Too many public bodies are more concerned with protecting their image than in carrying out their mandate. Now that the Governor of the Central Bank of Trinidad and Tobago is claiming that the situation with the Trinidad group is more serious than first thought, Ms. van Beek should be addressing the public on the substantive issue instead of making small and wrong points about Business Page.

I appreciate Ms. van Beek’s offer of assistance and will be writing her for information to do a follow-up to the February 8 article.

Putting some sense in the 2009 Budget

Introduction
The National Assembly has the most unenviable task of making sense of the 2009 Budget presented last Monday in the National Assembly. The Minister of Finance apparently saw its greatest virtue as being the “biggest budget ever.” Not only is a boast on size from a Minister of Dr Singh’s stature interesting, but if size is the only thing that commends this budget, then there must be serious concern about its wisdom. Size only tells us how much of our money the government will be spending and where the money is coming from. It does not tell us how well the money is being spent and surely that is at least as important.

I understand that MPs, constituted as the Committee of Supply for purposes of Budget consideration, can at this stage, raise “any question relating to the line item being considered and all others relevant to the provided profile for capital items, description provided for each line item, etc.” They need to use that right to the hilt. In terms of ideas and direction, this Budget is by far the worst ever constructed under the Economic Recovery Programme, and even before. It perhaps reflects the involuntary departure from the Ministry of Finance of Mr Winston Jordan who long held the position of Budget Advisor and who was replaced by Ms Sonia Roopnauth, parachuted into the ministry, along with a Deputy Minister of Finance whose role and utility is hardly well communicated.

More resources for the Audit Office
Expenditure has been climbing inexorably over the years which Dr Singh sees, incredibly, as a virtue. The perpetual late availability of the annual report of the Audit Office on the annual public accounts is often of little more than curiosity interest. That adds to the responsibility on the committee to thoroughly review the entire Budget, even at the risk of being accused of stalling. They owe it to the nation.

By the time the year is over, with accurate accounting, we will likely see the highest deficit ever recorded by this country. If all goes to form we can expect that the audit report on the finances allocated in the 2009 Budget will not be available until some time in 2011, the year of the next general election. We can expect as well that the report will be subject to the usual defects expected from an office short of critical resources and accustomed to failure to meet statutory obligations. One of the urgent and most significant recommendations of the committee therefore is the provision of increased sums to finance a functioning Audit Office.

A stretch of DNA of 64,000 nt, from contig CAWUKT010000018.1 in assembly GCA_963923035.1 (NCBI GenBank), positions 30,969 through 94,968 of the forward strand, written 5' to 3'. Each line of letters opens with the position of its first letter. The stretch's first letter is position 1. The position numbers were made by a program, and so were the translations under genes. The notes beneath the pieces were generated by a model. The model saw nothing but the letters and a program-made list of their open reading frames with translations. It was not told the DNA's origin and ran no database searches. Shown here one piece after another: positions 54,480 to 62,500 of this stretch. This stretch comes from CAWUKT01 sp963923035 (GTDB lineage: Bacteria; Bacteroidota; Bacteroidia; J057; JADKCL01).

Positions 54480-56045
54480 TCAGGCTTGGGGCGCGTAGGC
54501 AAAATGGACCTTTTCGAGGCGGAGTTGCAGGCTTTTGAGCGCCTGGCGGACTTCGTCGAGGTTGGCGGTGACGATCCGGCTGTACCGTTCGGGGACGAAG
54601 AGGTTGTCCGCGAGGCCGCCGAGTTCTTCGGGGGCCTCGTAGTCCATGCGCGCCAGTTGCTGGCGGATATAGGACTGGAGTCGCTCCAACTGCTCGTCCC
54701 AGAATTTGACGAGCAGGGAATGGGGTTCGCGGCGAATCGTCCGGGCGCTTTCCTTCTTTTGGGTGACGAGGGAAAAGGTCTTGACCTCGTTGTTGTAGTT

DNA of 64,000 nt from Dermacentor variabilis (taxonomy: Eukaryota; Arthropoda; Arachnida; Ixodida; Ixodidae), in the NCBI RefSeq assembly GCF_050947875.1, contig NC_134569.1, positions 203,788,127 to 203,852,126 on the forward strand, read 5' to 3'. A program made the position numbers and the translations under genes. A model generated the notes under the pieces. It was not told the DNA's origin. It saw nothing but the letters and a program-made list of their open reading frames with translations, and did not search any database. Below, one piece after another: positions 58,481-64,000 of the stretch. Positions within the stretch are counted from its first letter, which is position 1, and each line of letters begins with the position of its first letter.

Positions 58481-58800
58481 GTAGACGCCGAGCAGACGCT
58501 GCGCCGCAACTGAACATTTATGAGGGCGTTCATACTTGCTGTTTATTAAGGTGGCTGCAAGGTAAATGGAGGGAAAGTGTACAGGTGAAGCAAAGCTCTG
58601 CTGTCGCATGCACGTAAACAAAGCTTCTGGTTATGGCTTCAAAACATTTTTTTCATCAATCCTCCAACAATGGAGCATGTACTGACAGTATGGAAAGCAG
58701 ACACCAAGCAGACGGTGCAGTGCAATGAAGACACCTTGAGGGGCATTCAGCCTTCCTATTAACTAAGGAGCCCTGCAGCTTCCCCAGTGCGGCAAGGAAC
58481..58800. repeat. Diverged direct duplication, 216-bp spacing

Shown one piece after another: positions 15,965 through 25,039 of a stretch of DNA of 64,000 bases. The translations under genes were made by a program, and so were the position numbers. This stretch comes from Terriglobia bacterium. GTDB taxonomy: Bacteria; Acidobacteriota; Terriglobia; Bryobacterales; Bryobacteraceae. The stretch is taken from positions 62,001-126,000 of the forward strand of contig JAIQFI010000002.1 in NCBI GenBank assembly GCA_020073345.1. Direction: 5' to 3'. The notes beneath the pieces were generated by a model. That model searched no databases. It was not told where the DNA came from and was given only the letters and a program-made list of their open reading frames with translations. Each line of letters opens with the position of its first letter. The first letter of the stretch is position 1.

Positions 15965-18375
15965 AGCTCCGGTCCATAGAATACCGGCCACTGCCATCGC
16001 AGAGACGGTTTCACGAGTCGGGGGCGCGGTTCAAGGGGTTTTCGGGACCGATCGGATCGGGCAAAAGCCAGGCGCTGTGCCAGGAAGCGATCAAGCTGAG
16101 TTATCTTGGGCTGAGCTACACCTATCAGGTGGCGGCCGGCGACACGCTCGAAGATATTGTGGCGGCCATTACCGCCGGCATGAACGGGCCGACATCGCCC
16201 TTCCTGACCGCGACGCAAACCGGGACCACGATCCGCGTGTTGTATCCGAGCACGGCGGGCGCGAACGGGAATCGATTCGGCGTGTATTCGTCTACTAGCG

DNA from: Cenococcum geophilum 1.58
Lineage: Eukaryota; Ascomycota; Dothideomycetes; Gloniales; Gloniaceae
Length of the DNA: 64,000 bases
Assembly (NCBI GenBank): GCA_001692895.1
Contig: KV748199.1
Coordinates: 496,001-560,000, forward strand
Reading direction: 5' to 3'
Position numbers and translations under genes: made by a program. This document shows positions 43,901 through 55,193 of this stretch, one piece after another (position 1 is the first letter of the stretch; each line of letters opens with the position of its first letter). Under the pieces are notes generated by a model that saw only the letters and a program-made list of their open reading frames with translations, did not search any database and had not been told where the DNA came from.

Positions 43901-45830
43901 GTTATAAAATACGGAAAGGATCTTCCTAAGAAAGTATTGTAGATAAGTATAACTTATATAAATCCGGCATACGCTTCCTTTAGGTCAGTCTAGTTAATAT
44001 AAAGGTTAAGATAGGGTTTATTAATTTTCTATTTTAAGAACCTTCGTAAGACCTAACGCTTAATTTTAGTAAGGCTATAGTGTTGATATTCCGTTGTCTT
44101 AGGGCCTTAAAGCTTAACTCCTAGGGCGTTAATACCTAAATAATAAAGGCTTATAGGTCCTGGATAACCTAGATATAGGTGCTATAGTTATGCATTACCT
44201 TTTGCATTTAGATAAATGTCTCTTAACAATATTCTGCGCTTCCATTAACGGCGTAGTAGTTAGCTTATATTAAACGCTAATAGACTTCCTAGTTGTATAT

As usual, most of the big players know that because of weak supervisory oversight on spending, they have tremendous latitude on how they account and spend. There is still lots of money outside there that is not properly accounted for on the income or expenditure side of the accounts. That is the case with the Lotto funds and now NICIL headed by Mr Winston Brassington, involving over the years billions of dollars. Those are unconstitutional and unlawful acts. The committee must come down on this. Since a Budget deals with available resources and their application, the estimates (budget) as presented are not correct in that they leave out substantial resources. They should be referred to the Minister for amendment.

There is no known case in recent memory where any Budget figure was changed after debate. Additionally, a significant part of the Budget is based largely on the system of incremental budgeting − take last year and add x %. That is not budgeting but arithmetic. In other words if we spent $100 dollars last year we look at inflation and then do a top-up to arrive at the current year. If we assume even a modest 10% in fat, wastage and inefficiencies, a clinical surgery of that fat without going yet into “lean and clean” could cut the budget by $12 billion – allowing a reduction of several forms of taxation including the VAT.

Zero-based budgeting
No change will come about without a new approach and nothing ever will. But blame me for being an optimist. I think it can be done, even beginning in 2009. Dr Singh was keen to tell us again about his government’s plans for the constitutionally independent Office of the Auditor General. What he should be telling us is how he intends to improve and modernise the system of budgeting of government finances. As an academic and accountant the Minister would be very familiar with the system of zero-based budgeting (ZBB).